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Infertility/Fertility – An Overview

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Infertility / Fertility related image Photo: Getty Images

As defined by the National Institute of Health (NIH), infertility is a term used for women who are unable to get pregnant and for men who are unable to impregnate a woman after at least a year of trying. A woman who can get pregnant, but who is unable to carry the baby full-term may also be considered infertile. This term is used in regards to women of childbearing age but not those of or past menopausal age.

Causes of Infertility

There can be many different reasons for infertility. Let’s start with some of the reasons for women:

Premature ovarian failure – according to the NIH, premature ovarian failure may be caused when the ovaries stop functioning before menopause.

Polycystic ovary syndrome (PCOS) – a condition where the ovaries are not releasing the egg regularly or may not be releasing a healthy egg.

Blocked fallopian tubes – blockages in the fallopian tubes can be caused by health conditions (endometriosis or pelvic inflammatory disease) or surgery.

The following may affect fertility as well:

• Age
• Stress
• Poor diet
• Being overweight or underweight
• Smoking, drugs and alcohol
• Medication
• Environmental toxins
• Genetic conditions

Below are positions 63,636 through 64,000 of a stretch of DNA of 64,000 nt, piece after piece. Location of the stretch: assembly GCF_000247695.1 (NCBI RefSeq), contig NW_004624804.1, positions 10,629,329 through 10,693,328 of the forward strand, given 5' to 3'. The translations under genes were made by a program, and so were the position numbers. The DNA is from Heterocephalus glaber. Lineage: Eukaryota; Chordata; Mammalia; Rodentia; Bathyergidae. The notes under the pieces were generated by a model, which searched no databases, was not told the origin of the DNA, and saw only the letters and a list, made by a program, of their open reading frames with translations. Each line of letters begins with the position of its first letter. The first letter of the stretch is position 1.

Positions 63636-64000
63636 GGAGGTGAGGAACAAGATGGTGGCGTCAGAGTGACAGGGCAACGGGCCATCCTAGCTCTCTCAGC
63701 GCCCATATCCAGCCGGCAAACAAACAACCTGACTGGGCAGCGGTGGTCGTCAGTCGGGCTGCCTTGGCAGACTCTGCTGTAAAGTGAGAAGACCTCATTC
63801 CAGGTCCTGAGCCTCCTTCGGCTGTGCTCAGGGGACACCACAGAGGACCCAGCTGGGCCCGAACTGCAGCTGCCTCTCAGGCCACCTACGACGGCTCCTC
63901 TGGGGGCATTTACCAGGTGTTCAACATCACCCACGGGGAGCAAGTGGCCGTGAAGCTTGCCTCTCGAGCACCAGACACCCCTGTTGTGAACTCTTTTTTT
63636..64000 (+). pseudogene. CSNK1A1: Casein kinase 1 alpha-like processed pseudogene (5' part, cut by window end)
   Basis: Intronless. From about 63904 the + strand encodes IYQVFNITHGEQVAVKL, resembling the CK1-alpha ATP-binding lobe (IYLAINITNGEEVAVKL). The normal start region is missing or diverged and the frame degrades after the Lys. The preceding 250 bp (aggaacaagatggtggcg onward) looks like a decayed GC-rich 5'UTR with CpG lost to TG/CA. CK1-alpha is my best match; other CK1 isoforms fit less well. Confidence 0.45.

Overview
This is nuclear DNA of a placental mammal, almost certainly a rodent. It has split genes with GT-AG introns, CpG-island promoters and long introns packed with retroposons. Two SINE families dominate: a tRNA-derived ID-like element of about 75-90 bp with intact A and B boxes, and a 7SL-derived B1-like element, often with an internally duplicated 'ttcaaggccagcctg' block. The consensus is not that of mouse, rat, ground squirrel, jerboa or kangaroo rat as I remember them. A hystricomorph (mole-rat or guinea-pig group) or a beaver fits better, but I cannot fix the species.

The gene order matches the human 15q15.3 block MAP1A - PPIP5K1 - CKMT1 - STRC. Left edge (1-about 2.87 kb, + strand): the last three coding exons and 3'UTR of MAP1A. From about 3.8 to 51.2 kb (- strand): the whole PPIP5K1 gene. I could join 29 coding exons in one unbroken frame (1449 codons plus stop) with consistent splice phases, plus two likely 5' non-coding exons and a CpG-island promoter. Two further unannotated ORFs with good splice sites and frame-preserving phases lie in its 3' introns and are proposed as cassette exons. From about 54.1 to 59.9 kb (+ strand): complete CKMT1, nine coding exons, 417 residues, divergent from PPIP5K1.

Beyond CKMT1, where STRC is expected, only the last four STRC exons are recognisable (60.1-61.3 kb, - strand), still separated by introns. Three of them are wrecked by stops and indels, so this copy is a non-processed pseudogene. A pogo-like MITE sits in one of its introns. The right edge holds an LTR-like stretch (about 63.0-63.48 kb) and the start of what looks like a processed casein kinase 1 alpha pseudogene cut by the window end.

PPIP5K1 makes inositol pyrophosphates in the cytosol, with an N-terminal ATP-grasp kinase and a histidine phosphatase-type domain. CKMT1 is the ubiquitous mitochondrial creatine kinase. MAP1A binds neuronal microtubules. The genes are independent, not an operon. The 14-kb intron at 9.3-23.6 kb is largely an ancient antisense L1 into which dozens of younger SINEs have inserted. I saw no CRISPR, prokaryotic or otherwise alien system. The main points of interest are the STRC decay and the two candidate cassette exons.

• Other health problems (i.e., sexually transmitted diseases)

Infertility – Men

As with women, there are different reasons why men may be infertile:

• Age
• Stress
• Exposing testes to high temperatures:
o Tight underwear – increases temperature of testes and may affect fertility
o Cryptorchism – condition where testes does not descend into the scrotum
• Smoking, drugs and alcohol
• Medications
• Environmental toxins
• Genetic conditions
• Other health problems

Diagnosis and Treatment

A definite diagnosis can only be made by a qualified medical provider. If you have not been able to conceive after trying a year or more, if you have irregular cycles and/or fibroids, have had more than one miscarriage or stillbirth, or have certain genetic conditions, then see your doctor right away. Treatments will be administered based on the doctor's findings.

Resource: National Institute of Health

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We value and respect our HERWriters' experiences, but everyone is different. Many of our writers are speaking from personal experience, and what's worked for them may not work for you. Their articles are not a substitute for medical advice, although we hope you can gain knowledge from their insight.

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